“We’re improving the health of this individual,” Reeves said. “We have definitely decreased her ER visits, so there is a cost savings there.”

And if Greater Regional Health were not in the MSSP?

“If we were not in the ACO, this [coordination] would not exist,” Reeves said. “That’s as bluntly as I can put it. What we would have then would be somebody using the ER inappropriately and moving down the path of not being able to walk, and we just would not be able to intervene.”

The care coordinators also provide a connection to community resources that can help patients address the social determinants of health, especially food insecurity and lack of transportation.

Coordination proves crucial

Care coordination similarly is a cog in the ACO operation at Sullivan County Community Hospital (SCCH), an Indiana facility that since 2018 has produced more than $1 million in population health revenue, with $600,000 in shared savings through the MSSP.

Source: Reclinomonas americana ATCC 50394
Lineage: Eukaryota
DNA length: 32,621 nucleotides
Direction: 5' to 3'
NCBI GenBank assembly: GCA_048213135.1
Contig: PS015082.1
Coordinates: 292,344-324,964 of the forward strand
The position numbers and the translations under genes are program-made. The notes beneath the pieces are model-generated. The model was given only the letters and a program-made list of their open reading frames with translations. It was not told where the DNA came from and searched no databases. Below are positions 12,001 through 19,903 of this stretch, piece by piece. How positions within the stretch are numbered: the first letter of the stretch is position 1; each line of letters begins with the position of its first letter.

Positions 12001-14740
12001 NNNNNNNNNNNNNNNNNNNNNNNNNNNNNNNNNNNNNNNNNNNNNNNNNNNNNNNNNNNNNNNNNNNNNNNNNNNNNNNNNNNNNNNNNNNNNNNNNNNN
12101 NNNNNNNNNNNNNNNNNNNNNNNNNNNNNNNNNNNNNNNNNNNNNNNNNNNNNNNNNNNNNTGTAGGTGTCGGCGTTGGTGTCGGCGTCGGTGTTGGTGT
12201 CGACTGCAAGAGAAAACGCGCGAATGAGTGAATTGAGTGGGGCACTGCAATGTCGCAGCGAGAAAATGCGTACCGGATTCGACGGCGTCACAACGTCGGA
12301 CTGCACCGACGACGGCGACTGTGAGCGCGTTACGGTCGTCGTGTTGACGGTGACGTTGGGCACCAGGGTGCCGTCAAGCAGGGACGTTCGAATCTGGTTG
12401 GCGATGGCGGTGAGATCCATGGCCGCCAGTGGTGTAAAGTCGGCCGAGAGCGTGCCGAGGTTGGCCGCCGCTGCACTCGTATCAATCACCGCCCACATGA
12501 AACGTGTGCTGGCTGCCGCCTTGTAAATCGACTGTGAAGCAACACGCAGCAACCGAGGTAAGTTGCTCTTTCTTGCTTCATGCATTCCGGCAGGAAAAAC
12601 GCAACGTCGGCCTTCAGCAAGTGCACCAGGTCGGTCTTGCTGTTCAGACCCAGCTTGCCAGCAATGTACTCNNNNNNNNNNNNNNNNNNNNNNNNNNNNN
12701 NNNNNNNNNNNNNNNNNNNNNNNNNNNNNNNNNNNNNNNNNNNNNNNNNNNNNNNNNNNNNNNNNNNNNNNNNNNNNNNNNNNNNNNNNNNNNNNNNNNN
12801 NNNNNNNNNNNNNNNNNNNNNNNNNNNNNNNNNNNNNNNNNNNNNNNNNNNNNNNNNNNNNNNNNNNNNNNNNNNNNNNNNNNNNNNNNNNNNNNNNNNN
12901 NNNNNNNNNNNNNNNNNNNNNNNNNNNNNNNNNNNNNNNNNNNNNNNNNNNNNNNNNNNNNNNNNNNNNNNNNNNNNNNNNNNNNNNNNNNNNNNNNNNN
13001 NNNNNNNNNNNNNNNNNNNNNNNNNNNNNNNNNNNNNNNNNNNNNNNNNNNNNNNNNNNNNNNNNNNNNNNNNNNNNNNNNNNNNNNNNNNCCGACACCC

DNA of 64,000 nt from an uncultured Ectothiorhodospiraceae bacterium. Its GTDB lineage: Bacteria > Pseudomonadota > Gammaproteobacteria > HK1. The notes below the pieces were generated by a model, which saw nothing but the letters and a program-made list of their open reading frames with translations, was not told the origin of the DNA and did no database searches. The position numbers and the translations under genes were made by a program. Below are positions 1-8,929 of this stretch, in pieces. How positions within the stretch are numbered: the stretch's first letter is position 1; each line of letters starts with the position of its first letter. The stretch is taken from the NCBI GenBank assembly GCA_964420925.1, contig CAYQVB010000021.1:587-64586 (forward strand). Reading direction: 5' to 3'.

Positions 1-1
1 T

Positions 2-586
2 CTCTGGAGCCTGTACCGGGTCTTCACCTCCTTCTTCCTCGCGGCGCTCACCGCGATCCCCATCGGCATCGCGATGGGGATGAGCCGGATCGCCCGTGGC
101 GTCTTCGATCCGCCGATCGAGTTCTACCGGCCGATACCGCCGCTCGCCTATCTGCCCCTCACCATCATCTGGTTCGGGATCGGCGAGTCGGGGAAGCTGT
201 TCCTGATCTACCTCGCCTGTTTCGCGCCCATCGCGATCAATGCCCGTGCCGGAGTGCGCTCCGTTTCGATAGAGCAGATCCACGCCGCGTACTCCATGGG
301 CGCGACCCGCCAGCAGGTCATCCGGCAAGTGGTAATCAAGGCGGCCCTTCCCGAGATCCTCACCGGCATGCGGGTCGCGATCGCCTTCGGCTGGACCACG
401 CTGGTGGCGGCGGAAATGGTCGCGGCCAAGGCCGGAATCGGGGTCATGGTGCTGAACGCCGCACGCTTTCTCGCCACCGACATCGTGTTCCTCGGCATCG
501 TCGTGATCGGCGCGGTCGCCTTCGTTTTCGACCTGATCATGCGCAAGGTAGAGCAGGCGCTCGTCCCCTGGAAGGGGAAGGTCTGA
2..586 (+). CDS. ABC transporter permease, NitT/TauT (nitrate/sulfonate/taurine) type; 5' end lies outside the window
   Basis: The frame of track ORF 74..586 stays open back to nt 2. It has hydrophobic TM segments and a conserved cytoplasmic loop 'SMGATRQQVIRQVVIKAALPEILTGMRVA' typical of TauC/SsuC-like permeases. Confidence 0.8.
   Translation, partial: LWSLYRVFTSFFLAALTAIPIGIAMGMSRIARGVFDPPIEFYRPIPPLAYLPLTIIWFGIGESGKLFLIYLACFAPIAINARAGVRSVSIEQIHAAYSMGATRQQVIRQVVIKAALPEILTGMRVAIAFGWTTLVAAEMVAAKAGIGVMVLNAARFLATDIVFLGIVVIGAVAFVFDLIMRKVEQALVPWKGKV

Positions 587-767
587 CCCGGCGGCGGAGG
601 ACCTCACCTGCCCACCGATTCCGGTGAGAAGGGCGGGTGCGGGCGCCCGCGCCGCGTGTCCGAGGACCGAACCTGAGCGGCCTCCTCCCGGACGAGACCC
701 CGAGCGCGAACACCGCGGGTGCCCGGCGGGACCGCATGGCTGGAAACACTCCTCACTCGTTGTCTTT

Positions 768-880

The first key to a successful care coordination initiative is administrative buy-in, said Michelle Franklin, the hospital’s CEO.

“Luckily, I’m a nurse by background, so I just have a different take on things,” she said.

SCCH hired a population health nurse, as required, when it joined the MSSP in 2015 and now has a staff of 15 dedicated to ACO activities. Those activities have expanded beyond the Medicare annual wellness visit to include community health, perinatal navigation, post-acute care navigation and more. Care coordination services also are available to patients who have commercial insurance.

A potentially overlooked part of the ROI from ACO participation is granular insight into a hospital’s cost drivers.

“Being involved in an ACO just gives you a different perspective about your claims,” Franklin said. “You can track your performance against all sorts of benchmarks and know that if you have a high ER spend, then you can drill down and see that you have a list of 10 or 15 patients maybe who are driving that high ER utilization. And so, your efforts on capturing those people and getting some sort of control around them and maybe utilizing some utilization review [and] some case management services around those high utilizers are a great way to go.

“We’re not asking our providers to do a check on those people or try to help control the costs. We’re shifting that to care coordination and making sure that those [staff] are looking at those high utilizers and trying to implement solutions around those.”